Greyhound (2020) is the second feature film from Cinematographer turned Director Aaron Schneider (the first being Get Low ). It stars Tom Hanks as Ernest Krause, who is serving his first voyage as the commander of a US Naval boat escorting a convoy in World War II. Hanks not only stars but wrote the screenplay adapted from C.S. Forster's novel The Good Shepherd, and leads a fine cast which includes Elisabeth Shue, Stephen Graham, Rob Morgan and Manuel Garcia-Rulfo.
Both spiritual and tense in equal measure, Greyhound refers back to some of the best naval films in history - making particular reference to Das Boot (1985) but where that stretched the plot out over a number of hours, this film is 90 minutes of relentless action. Where it succeeds is in mimicking the claustrophobic and inescapable aspects of its cinematic ancestors. Where Das Boot was slow with moments of chaos, Greyhound condenses all those moments together, with Blake Neely's score even making musical call backs too.
The submarines that threaten Krause's convoy are likened to wolves prowling invisibly in the waters around them. The men embrace this comparison with the decoration on their submarine, and the taunting radio calls to those on the allied vessels. “The grey wolf is very hungry”. They are not completely dehumanised though, as Krause refers to the “50 souls” lost when they win one of their battles, in response to the crew referring to “50 Krauts” taken care of.
Hank's humanity and humility is central to what makes this film work. The lack of time spent developing Krause as a character is compensated for as the audience knows him already. In this film he is weary. As he is locked into a battle lasting 48 hours he sends for his slippers for his bleeding feet, gloves for his cold hands. The crewman bringing food adds some sense of time to the plot, as each plate is brought suggesting another number of hours spent fighting an unseen assailant. The cold creeps up the ship and various parts are coated in ice, adding another enemy to the one with the torpedoes. The sun sets and rises again. The sheer number of ships in that area of the Atlantic is portrayed with near misses and drastic actions to avoid collisions with friends as well as enemies. Some limited contact with other ships is made via radio, pulling the allied ships together as a team clinging together for survival.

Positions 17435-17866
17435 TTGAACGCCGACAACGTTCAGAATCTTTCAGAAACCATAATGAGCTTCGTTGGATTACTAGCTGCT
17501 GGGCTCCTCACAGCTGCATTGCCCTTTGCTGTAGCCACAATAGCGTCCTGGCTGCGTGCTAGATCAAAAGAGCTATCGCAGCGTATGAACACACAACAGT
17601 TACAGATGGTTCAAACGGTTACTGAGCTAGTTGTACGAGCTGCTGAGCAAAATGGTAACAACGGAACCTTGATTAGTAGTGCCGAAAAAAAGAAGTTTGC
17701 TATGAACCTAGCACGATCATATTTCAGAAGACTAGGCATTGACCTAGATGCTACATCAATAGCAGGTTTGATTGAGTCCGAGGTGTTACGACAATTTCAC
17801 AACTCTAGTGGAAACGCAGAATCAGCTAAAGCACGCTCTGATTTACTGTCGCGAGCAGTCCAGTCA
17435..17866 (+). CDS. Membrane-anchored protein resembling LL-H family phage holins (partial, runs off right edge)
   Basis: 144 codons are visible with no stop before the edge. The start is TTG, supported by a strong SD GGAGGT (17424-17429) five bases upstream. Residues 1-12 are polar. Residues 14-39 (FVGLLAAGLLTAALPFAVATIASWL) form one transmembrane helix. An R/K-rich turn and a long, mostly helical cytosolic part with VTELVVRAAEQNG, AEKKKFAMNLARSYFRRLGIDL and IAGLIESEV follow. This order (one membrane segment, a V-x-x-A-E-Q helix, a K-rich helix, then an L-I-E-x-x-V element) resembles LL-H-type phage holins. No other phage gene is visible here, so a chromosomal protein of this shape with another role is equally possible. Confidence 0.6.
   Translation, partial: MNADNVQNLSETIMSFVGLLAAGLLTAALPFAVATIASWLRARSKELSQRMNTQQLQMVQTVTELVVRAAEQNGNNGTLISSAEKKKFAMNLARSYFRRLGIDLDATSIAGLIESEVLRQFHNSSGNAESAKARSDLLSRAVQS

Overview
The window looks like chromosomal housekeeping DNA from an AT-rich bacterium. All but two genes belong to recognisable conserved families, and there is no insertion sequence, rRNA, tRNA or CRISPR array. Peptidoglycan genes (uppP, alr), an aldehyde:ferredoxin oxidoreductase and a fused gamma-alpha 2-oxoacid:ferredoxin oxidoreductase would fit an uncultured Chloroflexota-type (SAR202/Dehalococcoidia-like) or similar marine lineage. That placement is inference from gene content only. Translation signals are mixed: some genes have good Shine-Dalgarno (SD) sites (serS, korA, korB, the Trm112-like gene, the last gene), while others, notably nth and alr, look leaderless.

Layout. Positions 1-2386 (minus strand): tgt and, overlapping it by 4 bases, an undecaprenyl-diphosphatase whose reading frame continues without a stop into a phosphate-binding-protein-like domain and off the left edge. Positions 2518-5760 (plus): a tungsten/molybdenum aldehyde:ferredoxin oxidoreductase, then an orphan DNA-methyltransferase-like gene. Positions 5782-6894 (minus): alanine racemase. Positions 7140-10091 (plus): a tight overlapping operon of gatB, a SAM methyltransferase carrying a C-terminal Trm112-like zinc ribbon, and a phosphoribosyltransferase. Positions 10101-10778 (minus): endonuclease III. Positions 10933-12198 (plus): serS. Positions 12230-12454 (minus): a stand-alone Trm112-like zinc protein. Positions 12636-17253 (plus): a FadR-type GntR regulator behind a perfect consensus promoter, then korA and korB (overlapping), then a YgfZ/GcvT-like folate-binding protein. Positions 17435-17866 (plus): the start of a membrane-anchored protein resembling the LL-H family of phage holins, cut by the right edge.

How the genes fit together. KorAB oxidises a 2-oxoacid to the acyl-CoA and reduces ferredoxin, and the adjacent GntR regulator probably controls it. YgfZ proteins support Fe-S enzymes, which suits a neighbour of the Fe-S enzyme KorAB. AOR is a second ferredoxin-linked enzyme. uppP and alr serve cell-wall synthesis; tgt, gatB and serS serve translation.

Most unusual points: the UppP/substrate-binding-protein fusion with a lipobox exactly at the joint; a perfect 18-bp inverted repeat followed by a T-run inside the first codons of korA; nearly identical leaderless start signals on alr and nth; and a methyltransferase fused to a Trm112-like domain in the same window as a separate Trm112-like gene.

As always with this type of film the scenes of working the sonar are particularly satisfying, as they use sound to pinpoint where their enemy is. This is an incredible act of skill which always adds tension and gives a fascinating insight to life on these ships. The action itself is well shot, nail-biting and impressive and with some moments that really belong on the big screen, it’s a shame we won’t get to see it there.
There are some issues in the film: the supporting cast which make up the convoy's crew are all given very little in terms of character development, are mostly nameless, and don’t have much to do beyond portray their jobs aboard the ship. A little more time spent getting to know some of them wouldn’t have gone amiss, and may have given more weight to the losses made in battle. Bookending the film with a prayer grounds Krause as a man simply doing his job. In resistance to his own doubts and troubles he requests forgiveness for his actions which compensates for any hint of jingoism that might make the narrow viewpoint a bit unpalatable for a modern audience.
Overall this is well worth a watch, with good performances and action, with just enough humility to keep it grounded. This is one for your television, not your tablet.
Greyhound is released on Apple Tv+ on July 10th.